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Heart disease: Could your salt-shaking habits predict your risk?

A new study suggests that how frequently you sprinkle salt on your food can predict your cardiovascular (CVD) health.

The study found that the less often you add salt to your food, the lower your risk of cardiovascular disease in general, and especially heart failureTrusted Source and ischemic heart diseaseTrusted Source.

These findings align with previous research on the health impact of salt on cardiovascular health.

The current study was led by Dr. Qi Lu, director of Tulane University’s Obesity Research Center in New Orleans, Louisiana. The researchers analyzed data encompassing the salt-shaking habits and CVD outcomes for 176,570 participants in the UK Biobank database.

Individuals were ages 37 to 73 years when they began participating in the database from 2006 to 2010. The UK BioBank continues to collect data today.

The study also tracked CVD outcomes for people on a DASHTrusted Source diet who added less salt at the table.

People who infrequently added salt and also followed the SALT diet had the lowest risk of unwanted CVD outcomes compared to being on the DASH diet alone.

The study is published in the Journal Of The American College Of Cardiology.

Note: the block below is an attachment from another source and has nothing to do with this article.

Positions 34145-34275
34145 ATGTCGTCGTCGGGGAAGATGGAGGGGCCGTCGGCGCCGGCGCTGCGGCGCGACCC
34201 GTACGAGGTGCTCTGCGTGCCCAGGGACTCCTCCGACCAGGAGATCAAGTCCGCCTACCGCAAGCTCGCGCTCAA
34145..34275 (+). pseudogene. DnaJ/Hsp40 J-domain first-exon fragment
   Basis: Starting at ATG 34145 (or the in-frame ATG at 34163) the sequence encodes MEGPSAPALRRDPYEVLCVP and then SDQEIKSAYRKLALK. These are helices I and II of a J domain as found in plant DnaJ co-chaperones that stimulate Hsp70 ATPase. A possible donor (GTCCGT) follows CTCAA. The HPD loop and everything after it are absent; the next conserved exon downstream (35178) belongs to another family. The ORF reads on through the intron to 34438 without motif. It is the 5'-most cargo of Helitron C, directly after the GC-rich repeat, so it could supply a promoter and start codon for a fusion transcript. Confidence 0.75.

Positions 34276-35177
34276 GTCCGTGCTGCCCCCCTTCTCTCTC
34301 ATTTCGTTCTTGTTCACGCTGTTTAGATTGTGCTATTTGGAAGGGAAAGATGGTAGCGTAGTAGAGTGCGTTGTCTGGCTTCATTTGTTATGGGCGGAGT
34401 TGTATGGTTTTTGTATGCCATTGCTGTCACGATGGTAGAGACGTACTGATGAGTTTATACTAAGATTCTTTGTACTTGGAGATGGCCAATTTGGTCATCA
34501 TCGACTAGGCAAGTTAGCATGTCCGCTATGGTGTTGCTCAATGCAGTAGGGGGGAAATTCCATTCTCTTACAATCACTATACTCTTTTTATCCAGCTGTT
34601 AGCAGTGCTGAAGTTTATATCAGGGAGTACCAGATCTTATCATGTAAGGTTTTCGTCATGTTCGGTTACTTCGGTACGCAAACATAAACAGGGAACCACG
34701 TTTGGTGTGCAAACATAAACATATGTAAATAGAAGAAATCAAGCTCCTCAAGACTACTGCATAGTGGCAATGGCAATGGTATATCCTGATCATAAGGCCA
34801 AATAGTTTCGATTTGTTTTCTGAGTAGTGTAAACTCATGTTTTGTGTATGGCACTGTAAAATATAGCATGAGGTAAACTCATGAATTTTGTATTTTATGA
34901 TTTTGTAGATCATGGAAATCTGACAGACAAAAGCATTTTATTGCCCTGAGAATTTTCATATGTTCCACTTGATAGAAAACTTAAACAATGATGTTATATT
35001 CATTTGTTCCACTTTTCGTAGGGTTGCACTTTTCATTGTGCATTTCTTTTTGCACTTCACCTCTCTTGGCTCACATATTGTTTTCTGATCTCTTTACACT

What is new about this study?

The study is based on the idea that adding salt may provide a more accurate indicator of one’s salt intake than the method commonly employed for such research.

In other studies, researchers analyze individuals’ salt intake by estimating their 24-hour salt excretion based on urine samples.

The problem with this method is that it is difficult to know whether the last day’s worth of information represents a typical level of salt, or if there might be something unusual about that particular time period.

In addition, “Tracking our dietary salt intake can be tricky because most of the time, the food we are served, and we cook will have added salt in it,” Dr. Sara Ghoneim told Medical News Today. Dr. Ghoneim is a fellow at the University of Nebraska Medical Center in Lincoln, NE, and wrote an editorial accompanying the study’s publication.

“Adding salt to foods is a common eating behavior directly related to an individual’s long-term preference for salty taste foods and habitual salt intake, and less likely to be affected by the substantial day-to-day variations. Therefore, adding salt to foods provides a unique assessment to evaluate the association between habitual sodium intake and health outcomes.”
— Dr. Qi Lu

Although expressing concern regarding the self-reported nature of the data in the study, Dr. Ghoneim adds that this methodology opens new avenues for potential interventions aimed at lower salt consumption.

Why too much salt is a problem

We need an estimated 500 mg of sodium each day to help conduct nerve impulses, maintain our water and mineral balance, and help in the contracting and relaxing of muscles.